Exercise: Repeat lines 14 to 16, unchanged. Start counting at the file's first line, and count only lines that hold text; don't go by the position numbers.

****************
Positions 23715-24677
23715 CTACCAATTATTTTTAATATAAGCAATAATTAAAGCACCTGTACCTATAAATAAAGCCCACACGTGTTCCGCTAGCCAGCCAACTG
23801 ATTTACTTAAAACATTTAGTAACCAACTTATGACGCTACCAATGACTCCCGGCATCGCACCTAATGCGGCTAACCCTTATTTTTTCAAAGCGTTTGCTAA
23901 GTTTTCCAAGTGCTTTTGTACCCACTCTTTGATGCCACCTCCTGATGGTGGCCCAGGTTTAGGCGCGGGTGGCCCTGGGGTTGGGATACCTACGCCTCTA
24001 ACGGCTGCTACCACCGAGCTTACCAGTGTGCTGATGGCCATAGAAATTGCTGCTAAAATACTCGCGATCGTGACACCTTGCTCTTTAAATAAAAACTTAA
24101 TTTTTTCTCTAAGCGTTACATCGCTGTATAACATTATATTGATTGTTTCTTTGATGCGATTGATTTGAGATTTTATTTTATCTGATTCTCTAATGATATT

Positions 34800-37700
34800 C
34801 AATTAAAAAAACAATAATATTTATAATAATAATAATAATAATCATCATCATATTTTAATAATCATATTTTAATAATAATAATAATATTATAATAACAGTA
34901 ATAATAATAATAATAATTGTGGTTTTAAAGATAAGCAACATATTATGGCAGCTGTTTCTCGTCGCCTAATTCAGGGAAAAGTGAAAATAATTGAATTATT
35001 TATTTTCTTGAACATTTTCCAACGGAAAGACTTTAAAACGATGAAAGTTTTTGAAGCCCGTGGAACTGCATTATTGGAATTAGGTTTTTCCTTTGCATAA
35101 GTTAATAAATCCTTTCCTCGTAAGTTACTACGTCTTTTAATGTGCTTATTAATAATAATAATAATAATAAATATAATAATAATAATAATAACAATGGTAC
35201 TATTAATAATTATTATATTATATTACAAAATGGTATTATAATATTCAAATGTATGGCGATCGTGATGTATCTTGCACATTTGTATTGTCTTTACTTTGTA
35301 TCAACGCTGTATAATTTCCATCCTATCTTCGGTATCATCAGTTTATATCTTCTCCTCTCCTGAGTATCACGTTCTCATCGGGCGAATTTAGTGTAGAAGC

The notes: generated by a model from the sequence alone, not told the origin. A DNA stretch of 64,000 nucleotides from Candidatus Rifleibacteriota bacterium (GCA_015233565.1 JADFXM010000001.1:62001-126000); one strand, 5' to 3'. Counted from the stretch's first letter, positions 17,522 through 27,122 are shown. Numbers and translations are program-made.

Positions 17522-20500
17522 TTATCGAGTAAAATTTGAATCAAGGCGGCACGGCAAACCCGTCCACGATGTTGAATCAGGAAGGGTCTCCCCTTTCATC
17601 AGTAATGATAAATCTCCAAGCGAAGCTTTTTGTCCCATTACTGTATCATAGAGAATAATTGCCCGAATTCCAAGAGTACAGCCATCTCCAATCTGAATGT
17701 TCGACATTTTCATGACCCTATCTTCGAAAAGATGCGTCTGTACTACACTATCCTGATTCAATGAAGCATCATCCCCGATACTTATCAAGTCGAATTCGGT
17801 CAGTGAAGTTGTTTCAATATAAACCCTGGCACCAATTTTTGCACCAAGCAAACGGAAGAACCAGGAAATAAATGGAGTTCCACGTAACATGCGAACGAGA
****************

35301 TCAACGCTGTATAATTTCCATCCTATCTTCGGTATCATCAGTTTATATCTTCTCCTCTCCTGAGTATCACGTTCTCATCGGGCGAATTTAGTGTAGAAGC

The notes: generated by a model from the sequence alone, not told the origin. A DNA stretch of 64,000 nucleotides from Candidatus Rifleibacteriota bacterium (GCA_015233565.1 JADFXM010000001.1:62001-126000); one strand, 5' to 3'. Counted from the stretch's first letter, positions 17,522 through 27,122 are shown. Numbers and translations are program-made.

Positions 17522-20500